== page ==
EJToday: Top Headlines
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"Canada, which has a disputed sovereignty claim to the Northwest Passage, will require all larger ships plying the Arctic sea route to register starting on July 1, the government said on Tuesday."
"Billions of dollars of new business and tens of thousands of jobs will flow to four hub cities -- Los Angeles, Chicago, Orlando and Albany, N.Y. -- where plans for major high-speed rail networks are located, according to the U.S. Conference of Mayors."
Transportation Secretary Ray LaHood's announcement that biking and walking would get equal priority in federal funding as automobiles has drawn praise from bikers and brickbats from the conservative National Association of Manufacturers.
President Obama announced Thursday that the Transportation Dept. is awarding $8 billion in economic stimulus funds to develop America's first nationwide program of high-speed intercity passenger rail service.
"The Obama administration is broadening the standards for how the U.S. government funds public transportation projects in order to disburse money quickly and improve the environment."
"Communities in cold climates around the USA are changing their approach to snow and ice removal from highways in an effort to reduce potential harm to wildlife and vegetation caused by road salt runoff."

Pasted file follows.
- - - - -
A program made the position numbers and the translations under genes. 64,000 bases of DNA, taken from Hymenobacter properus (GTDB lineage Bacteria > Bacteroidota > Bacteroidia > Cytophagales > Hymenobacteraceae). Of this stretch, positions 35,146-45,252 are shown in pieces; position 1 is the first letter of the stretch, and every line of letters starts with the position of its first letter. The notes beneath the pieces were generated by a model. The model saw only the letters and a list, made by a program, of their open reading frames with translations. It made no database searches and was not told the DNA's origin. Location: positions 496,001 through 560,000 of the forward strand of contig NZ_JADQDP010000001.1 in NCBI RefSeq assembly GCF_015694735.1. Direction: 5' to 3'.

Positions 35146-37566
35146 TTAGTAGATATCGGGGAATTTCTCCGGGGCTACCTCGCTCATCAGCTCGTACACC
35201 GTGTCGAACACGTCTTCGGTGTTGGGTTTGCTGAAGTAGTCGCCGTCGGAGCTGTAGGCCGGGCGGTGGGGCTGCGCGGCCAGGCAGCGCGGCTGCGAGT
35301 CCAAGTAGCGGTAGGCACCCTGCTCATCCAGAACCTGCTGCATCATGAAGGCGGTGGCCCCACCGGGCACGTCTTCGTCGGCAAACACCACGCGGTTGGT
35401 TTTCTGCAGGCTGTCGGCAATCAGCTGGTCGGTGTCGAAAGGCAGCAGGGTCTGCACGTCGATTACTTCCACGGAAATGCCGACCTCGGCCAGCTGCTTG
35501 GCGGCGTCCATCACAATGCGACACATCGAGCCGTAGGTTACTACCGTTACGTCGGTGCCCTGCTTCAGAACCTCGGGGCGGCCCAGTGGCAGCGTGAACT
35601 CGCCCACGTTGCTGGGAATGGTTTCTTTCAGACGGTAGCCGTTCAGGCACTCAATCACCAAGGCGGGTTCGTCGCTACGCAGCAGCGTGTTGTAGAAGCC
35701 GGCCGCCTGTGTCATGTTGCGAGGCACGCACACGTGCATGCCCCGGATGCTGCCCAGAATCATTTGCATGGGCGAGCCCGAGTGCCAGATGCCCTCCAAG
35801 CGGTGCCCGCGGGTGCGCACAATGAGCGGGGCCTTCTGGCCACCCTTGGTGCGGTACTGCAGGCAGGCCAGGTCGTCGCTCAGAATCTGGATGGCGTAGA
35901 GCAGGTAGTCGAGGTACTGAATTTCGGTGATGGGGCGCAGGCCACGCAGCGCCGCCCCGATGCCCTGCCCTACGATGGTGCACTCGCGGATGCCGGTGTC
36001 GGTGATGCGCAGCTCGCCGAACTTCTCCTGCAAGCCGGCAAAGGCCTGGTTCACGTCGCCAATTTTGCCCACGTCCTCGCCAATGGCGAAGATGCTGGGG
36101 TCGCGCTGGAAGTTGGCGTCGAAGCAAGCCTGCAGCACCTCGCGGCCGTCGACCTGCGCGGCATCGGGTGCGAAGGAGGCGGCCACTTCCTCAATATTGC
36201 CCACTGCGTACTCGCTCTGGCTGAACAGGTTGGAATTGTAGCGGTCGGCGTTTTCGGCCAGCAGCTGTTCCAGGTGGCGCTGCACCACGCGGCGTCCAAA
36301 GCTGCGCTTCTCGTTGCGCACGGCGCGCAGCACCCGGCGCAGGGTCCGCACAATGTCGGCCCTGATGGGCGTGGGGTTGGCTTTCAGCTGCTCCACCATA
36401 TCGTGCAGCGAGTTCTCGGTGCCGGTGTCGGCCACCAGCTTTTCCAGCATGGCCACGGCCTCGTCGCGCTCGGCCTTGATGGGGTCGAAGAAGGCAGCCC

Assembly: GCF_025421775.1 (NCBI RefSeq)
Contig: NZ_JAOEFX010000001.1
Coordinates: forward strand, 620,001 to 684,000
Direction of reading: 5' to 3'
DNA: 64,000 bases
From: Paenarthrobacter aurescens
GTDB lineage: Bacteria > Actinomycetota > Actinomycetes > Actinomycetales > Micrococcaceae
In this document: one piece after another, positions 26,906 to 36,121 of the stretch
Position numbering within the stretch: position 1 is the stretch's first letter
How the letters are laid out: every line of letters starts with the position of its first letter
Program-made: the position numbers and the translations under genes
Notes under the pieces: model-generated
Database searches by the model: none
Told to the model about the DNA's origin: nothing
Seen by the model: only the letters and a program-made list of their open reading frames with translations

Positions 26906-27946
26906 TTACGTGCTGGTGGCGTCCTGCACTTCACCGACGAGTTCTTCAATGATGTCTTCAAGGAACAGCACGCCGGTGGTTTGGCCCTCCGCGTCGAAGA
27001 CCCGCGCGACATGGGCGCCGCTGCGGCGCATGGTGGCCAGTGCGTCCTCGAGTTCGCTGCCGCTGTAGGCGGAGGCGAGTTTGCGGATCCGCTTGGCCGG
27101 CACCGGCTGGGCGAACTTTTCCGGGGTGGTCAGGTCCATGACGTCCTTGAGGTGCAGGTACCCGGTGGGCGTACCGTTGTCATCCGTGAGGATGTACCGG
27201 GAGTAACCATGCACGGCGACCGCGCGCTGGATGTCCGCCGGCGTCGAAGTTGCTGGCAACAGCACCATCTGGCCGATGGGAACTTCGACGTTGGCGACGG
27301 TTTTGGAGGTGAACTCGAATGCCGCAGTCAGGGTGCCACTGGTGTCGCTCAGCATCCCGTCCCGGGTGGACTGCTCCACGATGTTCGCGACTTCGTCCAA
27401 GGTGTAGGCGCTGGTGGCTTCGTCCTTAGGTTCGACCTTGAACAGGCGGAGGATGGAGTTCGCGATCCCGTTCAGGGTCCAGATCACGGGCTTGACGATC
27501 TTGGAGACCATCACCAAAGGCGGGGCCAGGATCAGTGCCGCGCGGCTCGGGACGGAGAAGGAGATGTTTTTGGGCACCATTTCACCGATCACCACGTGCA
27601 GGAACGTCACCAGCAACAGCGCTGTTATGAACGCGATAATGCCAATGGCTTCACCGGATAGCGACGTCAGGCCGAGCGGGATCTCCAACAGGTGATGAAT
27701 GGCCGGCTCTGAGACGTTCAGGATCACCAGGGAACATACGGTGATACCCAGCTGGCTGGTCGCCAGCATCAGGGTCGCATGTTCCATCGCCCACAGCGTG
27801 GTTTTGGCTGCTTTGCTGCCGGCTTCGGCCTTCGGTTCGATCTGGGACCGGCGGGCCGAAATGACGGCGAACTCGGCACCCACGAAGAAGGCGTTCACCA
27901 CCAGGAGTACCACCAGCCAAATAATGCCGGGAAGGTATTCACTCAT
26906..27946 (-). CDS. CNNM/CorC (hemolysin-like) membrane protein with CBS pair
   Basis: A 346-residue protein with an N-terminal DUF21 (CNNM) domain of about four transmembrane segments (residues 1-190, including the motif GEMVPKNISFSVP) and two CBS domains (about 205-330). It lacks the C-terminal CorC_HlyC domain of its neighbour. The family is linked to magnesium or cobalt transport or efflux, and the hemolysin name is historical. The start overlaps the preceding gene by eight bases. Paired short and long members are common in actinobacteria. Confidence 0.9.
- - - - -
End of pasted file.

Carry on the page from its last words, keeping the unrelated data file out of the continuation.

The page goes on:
Fuel barges on the Columbia River are having more accidents, although none so far has resulted in a known spill. The Coast Guard refuses to disclose information about the incidents, citing investigations which it has not completed in periods of up to 16 months.
When the St. Lawrence Seaway was opened 50 years ago, it promised to move the ocean 1,000 miles inland, boost commerce, and light cities. But some think it has been an environmental nightmare.
If you’re thinking about buying a cleaner, more fuel-efficient car, you might think a hybrid is your best option. But some automakers want people to look at an older technology when they’re looking for green cars: the diesel engine. The Environment Report's Julie Grant reports.
The high-speed rail system in Spain is a huge success, and offers some lessons for Obama administration officials seeking to develop something similar in the U.S.